To probe the insertion of Cu, experiments were performed with a deposition time chosen such that Cu UPD has not yet occurred homogeneously across the whole sample. In the STM image (FIG. 3(c)), the hexagonal structure is discernible in both the unaltered and the UPD areas. In contrast, the corresponding height profile (FIG. 3(d)) reveals an increase in height S due to Cu UPD. A most notable feature of FIG. 3(d) is the difference in the corrugation between the UPD and the unaltered area, respectively. On the UPD part the corrugation A is significantly larger compared to the corrugation B of the unaltered area. This strongly suggests that Cu is only inserted between thiol and substrate and not between network and substrate as illustrated in FIG. 3(a), i.e., the network acts as a diffusion barrier. This interpretation is corroborated by the appearance of isolated UPD islands (marked by arrows in FIG. 3(c)) where just one cell is filled. The suppression of Cu diffusion at the interface by the network makes the hybrid system very different from a uniform SAM where Cu UPD cannot be confined due to the lack of such a diffusion barrier (Silien & Buck, infra). We also note that compared to densely packed SAMs, intercalation of the Cu ions at the thiol-substrate interface is greatly facilitated and faster for the hybrid system due to the more open structure. Overall, the hybrid system renders UPD on the nanometre scale much more controllable than when using a SAM without network.
 Samples were characterized under ambient by scanning tunneling microscopy (STM) using a PicoPlus STM (Molecular Imaging). Bias and currents were typically in the range of 250- 800 mV (tip positive) and 5-80 pA.
Displacement of Molecular Network of a Hybrid Structure by Additional SAM-Forming Molecules
 Hybrid structures were prepared as described in Example 1 above in which pores within a network formed from PTCDI and melamine formed on 300 nm thick epitaxial gold film evaporated onto mica and in which the pores of the network were filled either ASH or an aliphatic spacer (ω-(4'-methylbiphenyl-4-yl)ethane thiol, BP2). The resultant hybrid structures were then modified by UPD deposition of copper between the thiol moieties of the ASH and BP2 SAMs and the underlying gold/mica substrate as described in Example 2. The thus-prepared hybrid structures were then subject to displacement of the PTCDI/melamine molecular network by thiols. This displacement was demonstrated using 0.5 nM solution of ASH in a mixture of ethanol/water (1:1) and H2SO4 (0.5 μM). The copper-modified hybrid structures were exposed to this solution under potential control (minus 0.6 V vs Ag/AgCl reference electrode) typically for 10 minutes, which resulted in replacement of the PTCDI/melamine molecular network by ASH. In this way, it is possible to prepare a SAM patterned on the sub-5 nm scale that comprises two different types of SAM-forming molecules (e.g. BP2 and ASH in the present example).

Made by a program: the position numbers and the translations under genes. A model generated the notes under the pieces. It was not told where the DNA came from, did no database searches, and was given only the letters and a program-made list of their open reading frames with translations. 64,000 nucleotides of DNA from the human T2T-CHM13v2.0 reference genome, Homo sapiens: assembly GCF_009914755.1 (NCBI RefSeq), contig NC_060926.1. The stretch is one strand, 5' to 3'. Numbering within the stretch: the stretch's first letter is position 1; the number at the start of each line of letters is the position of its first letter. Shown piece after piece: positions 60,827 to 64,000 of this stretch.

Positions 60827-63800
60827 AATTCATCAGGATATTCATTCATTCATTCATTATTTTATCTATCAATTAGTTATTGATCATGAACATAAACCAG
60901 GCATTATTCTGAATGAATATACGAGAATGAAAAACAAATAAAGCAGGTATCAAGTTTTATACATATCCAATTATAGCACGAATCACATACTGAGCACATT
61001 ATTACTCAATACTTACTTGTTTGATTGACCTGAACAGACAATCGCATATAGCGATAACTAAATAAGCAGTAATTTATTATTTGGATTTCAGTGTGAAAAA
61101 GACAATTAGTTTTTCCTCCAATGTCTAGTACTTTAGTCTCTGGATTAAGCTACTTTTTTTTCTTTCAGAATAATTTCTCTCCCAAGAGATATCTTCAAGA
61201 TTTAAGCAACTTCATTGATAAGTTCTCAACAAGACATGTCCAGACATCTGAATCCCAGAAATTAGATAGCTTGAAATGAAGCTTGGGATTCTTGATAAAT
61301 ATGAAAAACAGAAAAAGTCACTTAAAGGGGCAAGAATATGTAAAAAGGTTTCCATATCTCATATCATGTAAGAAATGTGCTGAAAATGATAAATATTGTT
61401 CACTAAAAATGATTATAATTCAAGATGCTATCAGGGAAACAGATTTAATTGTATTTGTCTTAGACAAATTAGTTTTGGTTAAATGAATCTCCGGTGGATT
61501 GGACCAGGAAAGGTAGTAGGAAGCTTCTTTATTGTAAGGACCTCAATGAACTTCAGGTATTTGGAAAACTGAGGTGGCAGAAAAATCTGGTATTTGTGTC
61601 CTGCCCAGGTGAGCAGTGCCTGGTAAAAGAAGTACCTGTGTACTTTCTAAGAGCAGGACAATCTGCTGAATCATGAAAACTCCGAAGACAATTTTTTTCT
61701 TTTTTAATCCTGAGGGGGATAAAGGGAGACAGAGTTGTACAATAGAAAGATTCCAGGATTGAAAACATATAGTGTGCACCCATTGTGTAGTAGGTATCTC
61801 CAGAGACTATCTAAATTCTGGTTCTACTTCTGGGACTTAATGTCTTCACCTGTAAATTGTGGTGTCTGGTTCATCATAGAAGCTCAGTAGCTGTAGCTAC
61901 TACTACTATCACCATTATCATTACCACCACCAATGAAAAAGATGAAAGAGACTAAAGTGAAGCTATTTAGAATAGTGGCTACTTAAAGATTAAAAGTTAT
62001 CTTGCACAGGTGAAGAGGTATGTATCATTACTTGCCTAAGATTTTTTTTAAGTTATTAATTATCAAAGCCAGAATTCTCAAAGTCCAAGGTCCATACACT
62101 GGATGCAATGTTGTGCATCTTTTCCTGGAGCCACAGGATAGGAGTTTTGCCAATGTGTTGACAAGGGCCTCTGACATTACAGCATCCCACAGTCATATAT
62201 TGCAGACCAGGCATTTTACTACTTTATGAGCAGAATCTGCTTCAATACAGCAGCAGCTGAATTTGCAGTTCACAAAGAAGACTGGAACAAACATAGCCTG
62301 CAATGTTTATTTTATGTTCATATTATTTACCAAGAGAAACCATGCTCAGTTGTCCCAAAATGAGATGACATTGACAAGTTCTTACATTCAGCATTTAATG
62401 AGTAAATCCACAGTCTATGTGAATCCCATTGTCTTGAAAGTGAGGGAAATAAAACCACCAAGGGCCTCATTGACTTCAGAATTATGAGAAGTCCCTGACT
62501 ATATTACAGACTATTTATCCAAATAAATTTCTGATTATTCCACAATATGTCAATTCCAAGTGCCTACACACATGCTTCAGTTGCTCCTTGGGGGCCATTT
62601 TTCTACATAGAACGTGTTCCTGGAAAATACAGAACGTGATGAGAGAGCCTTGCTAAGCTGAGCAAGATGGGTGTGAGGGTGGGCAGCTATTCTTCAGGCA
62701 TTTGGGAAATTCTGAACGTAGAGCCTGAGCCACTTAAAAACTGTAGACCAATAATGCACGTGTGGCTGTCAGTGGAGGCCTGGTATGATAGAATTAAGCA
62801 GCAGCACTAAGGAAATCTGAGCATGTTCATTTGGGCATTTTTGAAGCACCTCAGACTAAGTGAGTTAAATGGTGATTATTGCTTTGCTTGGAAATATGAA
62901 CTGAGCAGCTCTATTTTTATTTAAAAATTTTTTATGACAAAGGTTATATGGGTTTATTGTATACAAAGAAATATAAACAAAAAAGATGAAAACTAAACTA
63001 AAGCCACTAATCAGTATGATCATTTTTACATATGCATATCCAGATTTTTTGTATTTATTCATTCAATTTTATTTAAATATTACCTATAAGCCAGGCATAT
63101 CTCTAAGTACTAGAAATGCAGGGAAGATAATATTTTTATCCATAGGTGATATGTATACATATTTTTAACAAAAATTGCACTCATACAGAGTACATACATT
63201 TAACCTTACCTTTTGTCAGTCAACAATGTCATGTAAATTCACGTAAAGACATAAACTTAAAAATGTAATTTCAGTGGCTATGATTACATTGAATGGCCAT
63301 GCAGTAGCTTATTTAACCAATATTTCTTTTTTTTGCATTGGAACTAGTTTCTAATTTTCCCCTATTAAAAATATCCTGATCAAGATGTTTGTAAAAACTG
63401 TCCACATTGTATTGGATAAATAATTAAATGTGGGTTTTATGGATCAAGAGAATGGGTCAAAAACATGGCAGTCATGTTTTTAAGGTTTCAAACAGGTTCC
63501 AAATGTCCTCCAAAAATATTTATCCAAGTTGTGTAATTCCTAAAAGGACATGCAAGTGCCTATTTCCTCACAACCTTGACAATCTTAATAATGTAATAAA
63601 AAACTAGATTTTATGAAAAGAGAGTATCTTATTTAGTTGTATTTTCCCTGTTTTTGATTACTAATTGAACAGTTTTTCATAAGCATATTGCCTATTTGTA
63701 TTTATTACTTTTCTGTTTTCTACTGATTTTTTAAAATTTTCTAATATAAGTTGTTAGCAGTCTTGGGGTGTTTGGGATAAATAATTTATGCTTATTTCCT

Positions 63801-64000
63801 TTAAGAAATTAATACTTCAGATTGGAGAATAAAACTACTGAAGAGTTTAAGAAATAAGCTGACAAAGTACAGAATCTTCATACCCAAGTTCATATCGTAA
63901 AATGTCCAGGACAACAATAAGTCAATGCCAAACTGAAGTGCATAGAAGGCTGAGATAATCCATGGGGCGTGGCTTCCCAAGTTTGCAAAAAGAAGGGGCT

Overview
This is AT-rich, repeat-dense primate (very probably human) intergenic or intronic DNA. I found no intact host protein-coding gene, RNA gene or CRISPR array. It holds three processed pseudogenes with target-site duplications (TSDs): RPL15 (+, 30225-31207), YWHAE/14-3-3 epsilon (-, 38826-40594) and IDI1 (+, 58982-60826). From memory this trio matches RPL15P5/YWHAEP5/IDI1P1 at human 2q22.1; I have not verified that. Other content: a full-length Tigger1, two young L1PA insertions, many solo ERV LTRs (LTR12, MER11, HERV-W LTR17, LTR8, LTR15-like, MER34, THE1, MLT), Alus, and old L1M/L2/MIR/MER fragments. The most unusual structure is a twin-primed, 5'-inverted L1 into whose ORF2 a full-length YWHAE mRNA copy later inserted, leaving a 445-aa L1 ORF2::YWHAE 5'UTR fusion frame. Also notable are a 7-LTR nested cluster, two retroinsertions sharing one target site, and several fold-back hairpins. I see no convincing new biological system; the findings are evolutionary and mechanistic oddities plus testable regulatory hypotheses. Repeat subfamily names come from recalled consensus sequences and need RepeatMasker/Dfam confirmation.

In this example the SAM-forming molecule displacing the PTCDI/melamine network (i.e. ASH) is different from the molecules forming the existing SAM within the pores of the network (i.e. BP2). This need not necessarily be the case, however: molecules of BP2 could likewise displace the network molecule to provide a surface decorated only with a surface comprising BP2 molecules, Advantageously, however, as described hereinbefore, the network, if displaced, may be usefully displaced with a different type of SAM-forming molecule (in particular with chemical functionality, advantageously at the tail ends of the molecules) allowing patterning of the underlying surface on the sub-5 nm scale.
 This example is thus an embodiment of step 3c' in FIG. 5(a) whereby to provide structures of the type 3-2 depicted. Evidence that structures of this type were formed was achieved by way of conducting linear sweep voltammograms (LSVs) and by scanning tunneling microscopy. The results of these experiments are depicted in FIG. 6(a) and FIG. 6(b).
 FIG. 6(a) shows the electrochemical characterisation of the desired surface functionalised with the two different types of SAM-forming molecule, i.e. of structure 3-2 as depicted in FIG. 5(a). The LSV of this structure in an aqueous electrolyte is indicated with the number 3 in the LSVs shown on the left hand side of FIG. 6(a). LSVs 1 and 2 correspond to the structures 1 and 2 depicted on the right hand side of FIG. 6(a) in which 1 is a controlled uniform SAM of ASH; and 2 is a copper-modified PTCDI/melamine network/BP2 SAM hybrid structure described above before it has reacted with ASH to provide structure 3.
 The LSVs were recorded in a 0.25 nM solution of KOH in ethanol/water (1:1) at a scan rate of 10 mV/s. A Teflon cell purged with nitrogen was used with platinum wires as pseudo reference and counter electrode, respectively.
 The peaks seen in the LSVs demonstrate the desorption of the ASH SAM molecules with no peak detected in the LSV of structure 2 indicating that SAM within the pore is stable in the potential range shown. After replacement of the PTCDI/melamine network by the type of SAM molecule shown in structure 1 (i.e. ASH) a peak is clearly detected in the same position of the LSV of structure 3 corresponding to the peak of "pure" ASH in the LSV of the structure 1. This indicates that the replacement of the network structure with ASH was successful.
 FIG. 6(b) shows, on the left hand side, a scanning tunneling microscope image and, on the right, its Fourier transform of structure 3 indicated in FIG. 6(a) and was recorded in ambient using a Pt/Ir tip (80:20) and tunneling parameters of 2-5 pA±(0.2-0.5) V. The STM image evidence is that the pattern imposed by the network is maintained throughout the replacement process. The periodicity of the pattern is 3.5 nm.
Patent applications by Christophe Silien, Limerick IE
Patent applications in class Integral or coated layers
Patent applications in all subclasses Integral or coated layers